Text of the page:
As I mentioned earlier, the Bernanke FOMC has worked hard to make the Fed’s policy intentions clear and provide accountability for our nontraditional policy actions to support more timely achievement of our goals. With the January 2012 long-run policy strategy, policy intentions are explicit: Get to bull’s-eye with labor market near 5½ percent unemployment rate and PCE inflation at 2 percent. When the federal funds rate is stuck at zero and goal-oriented monetary policy says do more — Do more! The quantitative-easing programs and enhanced forward guidance on short-term interest rates reflect a commitment to a clear policy principle. The Bernanke FOMC’s attention to policy misses has been vigilant throughout. And so the misses have led us to numerous policy interventions: QE1 in March 2009; QE2 in fall 2010; the forward guidance in August 2011; Operation Twist in fall 2011; the open-ended QE3 in fall 2012; and the threshold forward guidance in December 2012. What is the accountability test? Although much has been done — looking at the bull’s-eye scorecard — if anything, the FOMC has been less aggressive than the policy loss function might admit.

Despite the enhancements in recent years, there are remaining communications challenges regarding Fed policy intentions. The Fed has demonstrated that it will act aggressively to reduce resource slack when it is well away from its objective. It is less clear the public understands that we should be willing to overshoot our objectives in order to more speedily re-attain our goals. A slow glide toward our goals from large imbalances risks being stymied along the way and is more likely to fail if adverse shocks hit beforehand. The surest and quickest way to get to the objective is to be willing to overshoot in a manageable fashion. With regard to our inflation objective, we need to repeatedly state clearly that our 2 percent objective is not a ceiling for inflation. Our “balanced approach” to reducing imbalances clearly indicates our symmetric attitudes toward our 2 percent inflation objective.


Let me point out another misperception regarding our inflation objective. It must be noted repeatedly that our 2 percent inflation objective is for the PCE price index. The more popular Consumer Price Index (CPI) tends to run about a quarter to a half point higher on average than the PCE index. Accordingly, this implies that price stability in terms of CPI inflation is higher, closer to 2½ percent. This is particularly important to note since a number of useful measures such as the Treasury Inflation Protected Securities (TIPS) inflation compensation that we and market participants so often refer to is in terms of the higher CPI numbers. Moreover, consumer inflation expectations likely are closer to CPI expectations, since the CPI is restricted to out-of-pocket expenditures and gets used for Social Security adjustments and the like. The PCE price index is the preferred inflation measure on theoretical grounds, and so it is the appropriate index to use for our inflation target; but as policymakers, we should call attention to these inflation measurement discrepancies in order to best communicate our policy intentions and make sure the public correctly interprets our policy goals.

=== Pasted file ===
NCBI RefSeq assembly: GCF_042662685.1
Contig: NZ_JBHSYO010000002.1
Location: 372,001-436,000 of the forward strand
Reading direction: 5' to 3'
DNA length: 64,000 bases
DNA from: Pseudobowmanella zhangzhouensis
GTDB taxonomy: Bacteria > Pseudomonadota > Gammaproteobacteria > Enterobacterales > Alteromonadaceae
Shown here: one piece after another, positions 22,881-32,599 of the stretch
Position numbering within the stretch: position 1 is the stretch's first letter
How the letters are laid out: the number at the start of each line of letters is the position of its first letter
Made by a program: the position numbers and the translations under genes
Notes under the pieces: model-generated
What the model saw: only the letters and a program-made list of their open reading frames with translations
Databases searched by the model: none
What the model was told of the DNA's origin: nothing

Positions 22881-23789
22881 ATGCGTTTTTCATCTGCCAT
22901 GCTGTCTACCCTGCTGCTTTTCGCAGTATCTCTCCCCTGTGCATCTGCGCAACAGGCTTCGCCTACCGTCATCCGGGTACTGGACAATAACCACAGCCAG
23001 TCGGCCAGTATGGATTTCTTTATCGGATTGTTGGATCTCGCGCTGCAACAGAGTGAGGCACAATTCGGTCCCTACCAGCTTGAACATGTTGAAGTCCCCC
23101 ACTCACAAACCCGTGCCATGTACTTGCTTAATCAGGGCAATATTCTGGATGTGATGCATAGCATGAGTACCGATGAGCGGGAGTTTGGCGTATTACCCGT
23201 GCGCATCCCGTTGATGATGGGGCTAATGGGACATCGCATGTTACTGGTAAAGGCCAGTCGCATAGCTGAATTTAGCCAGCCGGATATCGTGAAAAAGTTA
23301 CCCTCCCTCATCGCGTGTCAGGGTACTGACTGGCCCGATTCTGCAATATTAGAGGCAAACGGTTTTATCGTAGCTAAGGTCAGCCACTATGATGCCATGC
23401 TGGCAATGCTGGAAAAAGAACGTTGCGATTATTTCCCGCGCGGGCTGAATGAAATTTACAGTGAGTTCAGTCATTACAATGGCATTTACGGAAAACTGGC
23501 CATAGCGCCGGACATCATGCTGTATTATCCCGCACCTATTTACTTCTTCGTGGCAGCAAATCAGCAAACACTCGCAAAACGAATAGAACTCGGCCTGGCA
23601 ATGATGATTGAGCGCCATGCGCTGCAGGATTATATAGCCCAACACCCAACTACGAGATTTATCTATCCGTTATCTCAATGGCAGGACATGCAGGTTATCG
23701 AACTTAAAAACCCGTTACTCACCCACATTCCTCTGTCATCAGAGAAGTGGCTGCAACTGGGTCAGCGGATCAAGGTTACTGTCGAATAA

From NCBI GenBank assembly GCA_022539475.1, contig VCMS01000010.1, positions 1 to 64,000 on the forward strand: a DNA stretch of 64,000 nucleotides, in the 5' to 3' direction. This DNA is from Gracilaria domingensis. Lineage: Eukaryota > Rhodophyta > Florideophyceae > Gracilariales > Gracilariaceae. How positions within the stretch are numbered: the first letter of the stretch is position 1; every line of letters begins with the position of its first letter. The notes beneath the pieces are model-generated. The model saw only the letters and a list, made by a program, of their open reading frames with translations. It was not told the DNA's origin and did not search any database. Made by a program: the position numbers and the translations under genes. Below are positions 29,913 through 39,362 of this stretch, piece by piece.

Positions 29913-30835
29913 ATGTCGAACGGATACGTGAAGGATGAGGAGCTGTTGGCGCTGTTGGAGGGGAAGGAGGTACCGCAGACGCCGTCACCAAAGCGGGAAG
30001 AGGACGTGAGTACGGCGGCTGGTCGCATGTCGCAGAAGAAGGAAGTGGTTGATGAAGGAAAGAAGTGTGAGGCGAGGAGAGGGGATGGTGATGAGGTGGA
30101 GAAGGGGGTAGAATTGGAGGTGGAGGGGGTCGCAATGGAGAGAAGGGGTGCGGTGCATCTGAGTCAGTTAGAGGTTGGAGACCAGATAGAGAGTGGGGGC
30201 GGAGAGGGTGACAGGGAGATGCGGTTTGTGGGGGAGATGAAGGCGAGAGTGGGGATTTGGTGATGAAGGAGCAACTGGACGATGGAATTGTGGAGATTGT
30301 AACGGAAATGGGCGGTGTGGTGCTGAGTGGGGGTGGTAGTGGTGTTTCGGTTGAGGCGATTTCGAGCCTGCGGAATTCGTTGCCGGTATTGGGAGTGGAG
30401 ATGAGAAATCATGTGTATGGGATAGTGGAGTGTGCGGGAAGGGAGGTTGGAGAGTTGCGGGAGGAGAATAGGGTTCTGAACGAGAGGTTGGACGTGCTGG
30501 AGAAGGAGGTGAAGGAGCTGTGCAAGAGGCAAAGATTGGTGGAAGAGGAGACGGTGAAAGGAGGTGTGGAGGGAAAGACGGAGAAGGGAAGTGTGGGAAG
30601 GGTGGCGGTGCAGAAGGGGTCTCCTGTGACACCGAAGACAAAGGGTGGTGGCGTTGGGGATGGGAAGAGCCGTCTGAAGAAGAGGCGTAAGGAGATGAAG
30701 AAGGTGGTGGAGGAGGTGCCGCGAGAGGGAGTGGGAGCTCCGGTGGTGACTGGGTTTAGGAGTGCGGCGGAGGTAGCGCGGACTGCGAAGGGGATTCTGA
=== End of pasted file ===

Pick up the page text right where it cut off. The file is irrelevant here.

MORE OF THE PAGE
There is a very real risk of confusion on this score. Last Friday, Jon Hilsenrath of the Wall Street Journal, who follows Fed communications very closely, mentioned that CPI inflation, at 1.6 percent, was rising a bit and it was getting closer to the Fed’s 2 percent objective.[3] That is misleading. Our 2 percent objective is with respect to the PCE index. For the CPI, 2½ percent is a more accurate calibration of our price stability goal.

To conclude, clear communication is key to effective monetary policy strategy. I believe the Fed can meet 90 percent of its communications challenge by seeking to: “Express policy intentions clearly so that the public can understand the Federal Reserve’s goals and the Fed’s commitment to achieving these goals in a timely fashion.”

Notes

[1] Ben S. Bernanke, 2011, “Semiannual monetary policy report to the Congress before the Committee on Banking, Housing and Urban Affairs,” U.S. Senate, Washington, DC, transcript, March 1.

[2] R. Mehra and E. C. Prescott, 1985, “The equity premium: A puzzle,” Journal of Monetary Economics, Vol. 15, March, pp. 145-161. It is worth noting that updating the Mehra and Prescott results to include the more recent period yields similar results – low average real short-term interest rates with large swings across decades.

[3] Jon Hilsenrath, 2014, “Grand Central: Maybe inflation isn’t as low as Fed thinks,” Wall Street Journal, Real Time Economics, blog, February 21.